US 5798859 A
A method and device for wavelength locking is provided, wherein an element having a wavelength dependent characteristic such as a Fabry Perot etalon is used to provide an output signal having an intensity that varies with wavelength. The intensity of a reference signal derived from an input signal is compared with an output from the Fabry Perot etalon to provide a feedback signal that corresponds to the frequency of the input signal. The system is calibrated before wavelength locking is performed to determine a ratio of intensities that determines a locked state or condition.
1. A method of maintaining a frequency of an optical signal to within predetermined limits comprising, the steps of:
a) providing an input beam which is at least a portion of the optical signal;
b) splitting the input beam into at least two beams propagating in a substantially same direction along non-parallel paths;
c) directing the at least two beams to an optical cavity that has a first natural resonating frequency in such a manner as to have one beam traverse a longer path than the other through the optical cavity, the cavity having an input end, and an output end;
b) detecting an intensity of the optical signal emitted at two locations from the output end; and
e) comparing a relative intensity of the optical signal detected to determine if a frequency is within predetermined limits; and,
f) adjusting the frequency of the optical signal if the frequency is not within predetermined limits.
2. A device for indicating a change in an optical wavelength comprising:
means having at least one input port for receiving at least one input optical signal and two output ports for generating two output optical; said means having a periodic wavelength dependent characteristic such that by varying the wavelength an input optical signal presented to the input will effect a change in a characteristic of at least one of the two output optical signals;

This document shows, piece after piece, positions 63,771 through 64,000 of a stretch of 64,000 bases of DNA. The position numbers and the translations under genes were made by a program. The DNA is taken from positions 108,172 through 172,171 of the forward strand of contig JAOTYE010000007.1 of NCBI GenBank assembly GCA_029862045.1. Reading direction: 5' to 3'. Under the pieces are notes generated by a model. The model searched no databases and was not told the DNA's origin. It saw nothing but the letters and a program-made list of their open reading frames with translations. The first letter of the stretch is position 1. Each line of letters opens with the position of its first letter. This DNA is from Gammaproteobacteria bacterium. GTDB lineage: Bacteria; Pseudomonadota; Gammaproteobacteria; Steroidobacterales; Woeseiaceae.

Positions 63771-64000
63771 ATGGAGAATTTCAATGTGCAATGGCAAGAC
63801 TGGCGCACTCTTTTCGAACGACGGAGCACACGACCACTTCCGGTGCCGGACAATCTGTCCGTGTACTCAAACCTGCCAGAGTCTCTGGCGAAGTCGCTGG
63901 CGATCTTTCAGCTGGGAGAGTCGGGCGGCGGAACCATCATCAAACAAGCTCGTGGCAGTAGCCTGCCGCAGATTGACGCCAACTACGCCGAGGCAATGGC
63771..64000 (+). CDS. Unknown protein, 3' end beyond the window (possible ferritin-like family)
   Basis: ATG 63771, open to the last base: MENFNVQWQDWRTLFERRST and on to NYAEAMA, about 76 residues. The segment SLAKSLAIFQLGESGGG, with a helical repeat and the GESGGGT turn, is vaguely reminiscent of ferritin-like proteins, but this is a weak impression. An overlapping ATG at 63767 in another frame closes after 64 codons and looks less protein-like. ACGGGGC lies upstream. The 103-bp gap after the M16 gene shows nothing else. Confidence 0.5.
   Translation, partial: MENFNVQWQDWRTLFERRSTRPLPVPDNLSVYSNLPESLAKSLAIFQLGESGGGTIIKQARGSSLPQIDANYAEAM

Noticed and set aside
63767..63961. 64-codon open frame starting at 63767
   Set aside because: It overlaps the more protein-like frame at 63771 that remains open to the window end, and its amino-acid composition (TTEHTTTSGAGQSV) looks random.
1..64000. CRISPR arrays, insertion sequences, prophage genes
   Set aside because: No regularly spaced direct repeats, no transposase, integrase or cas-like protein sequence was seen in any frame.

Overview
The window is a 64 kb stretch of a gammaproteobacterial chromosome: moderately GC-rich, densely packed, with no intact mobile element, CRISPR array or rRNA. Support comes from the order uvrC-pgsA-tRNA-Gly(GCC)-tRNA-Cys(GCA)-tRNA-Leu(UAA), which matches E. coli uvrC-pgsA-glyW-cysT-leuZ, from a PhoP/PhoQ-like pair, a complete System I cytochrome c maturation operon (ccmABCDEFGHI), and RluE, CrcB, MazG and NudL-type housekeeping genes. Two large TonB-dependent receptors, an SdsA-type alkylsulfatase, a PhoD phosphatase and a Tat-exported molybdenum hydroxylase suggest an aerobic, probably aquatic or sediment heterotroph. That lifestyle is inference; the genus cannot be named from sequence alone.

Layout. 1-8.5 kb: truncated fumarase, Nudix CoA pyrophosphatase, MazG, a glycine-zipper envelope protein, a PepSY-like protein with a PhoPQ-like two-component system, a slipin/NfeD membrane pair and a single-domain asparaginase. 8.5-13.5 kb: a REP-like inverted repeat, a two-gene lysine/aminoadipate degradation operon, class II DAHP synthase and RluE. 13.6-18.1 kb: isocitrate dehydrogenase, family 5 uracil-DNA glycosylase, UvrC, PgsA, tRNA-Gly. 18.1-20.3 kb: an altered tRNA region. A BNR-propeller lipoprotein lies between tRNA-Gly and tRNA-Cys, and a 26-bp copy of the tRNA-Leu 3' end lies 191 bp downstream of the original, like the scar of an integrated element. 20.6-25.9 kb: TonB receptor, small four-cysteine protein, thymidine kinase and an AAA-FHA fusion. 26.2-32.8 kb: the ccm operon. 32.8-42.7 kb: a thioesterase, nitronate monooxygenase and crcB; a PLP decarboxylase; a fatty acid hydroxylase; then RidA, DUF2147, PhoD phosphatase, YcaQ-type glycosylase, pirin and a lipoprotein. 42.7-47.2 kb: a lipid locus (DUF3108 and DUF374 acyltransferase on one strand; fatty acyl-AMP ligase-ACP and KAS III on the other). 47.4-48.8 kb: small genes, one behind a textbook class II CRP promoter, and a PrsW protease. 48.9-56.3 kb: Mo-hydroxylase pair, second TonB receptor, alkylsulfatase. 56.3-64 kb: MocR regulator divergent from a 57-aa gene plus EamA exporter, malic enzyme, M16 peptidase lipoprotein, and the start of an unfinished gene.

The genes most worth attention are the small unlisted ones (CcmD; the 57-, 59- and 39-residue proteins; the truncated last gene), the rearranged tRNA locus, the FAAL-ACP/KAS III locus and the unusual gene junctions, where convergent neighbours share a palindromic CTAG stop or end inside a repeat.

and detector means for detecting an intensity of the two output optical signals; and
comparator means for comparing the intensity of the two output optical signals, wherein the device comprises means for splitting the input signal coupled to the at least one input port, into two signals propagating in a non-parallel manner, and comprising a single etalon for receiving the two optical signals.
3. A device as defined in claim 2, wherein said means having a periodic wavelength dependent characteristic comprises a signal Fabry Perot optical cavity.
4. A device as defined in claim 2, wherein path lengths across the single Fabry Perot optical cavity for the two optical signals are unequal.
5. A device for indicating a change in an optical wavelength comprising:
an input portion for inputting an input optical beam;
a wedged portion having an end face that is partially transmissive and partially reflective;
a Fabry Perot etalon adjacent from the wedged portion and disposed to receive two optical beams from the wedged portion, the two optical beams being two portions of the input optical beam;
detector means adjacent the etalon for simultaneously detecting an intensity of the two optical beams; and,
comparator means for comparing the intensity of the two optical beans after they have passed through the etalon, wherein the wedged portion is for splitting the input optical beam into the two optical beams and for directing the in toward the etalon so that they propagate in a non-parallel manner through the etalon.
6. A device as defined in claim 5, further wherein the wedged shaped portion is for directing the two optical beams through the etalon such that they traverse paths of different lengths though the etalon.
7. A method of maintaining a frequency of an optical signal to within predetermined limits comprising the steps of:
providing an optical cavity having a first natural resonating frequency;
directing at least a first portion of the optical signal and a second different portion of the optical signal into the optical cavity along two different non-parallel paths in such a manner as to have the first portion of the optical signal traverse a longer path than the second portion of the optical signal traversing through the optical cavity, the cavity having an input end and an output end;
detecting an intensity of the optical signal emitted at two locations from the output end; and
comparing a relative intensity of the optical signal detected at the two locations to determine if a frequency is within predetermined limits; and,
adjusting the frequency of the optical signal if the frequency is not within predetermined limits.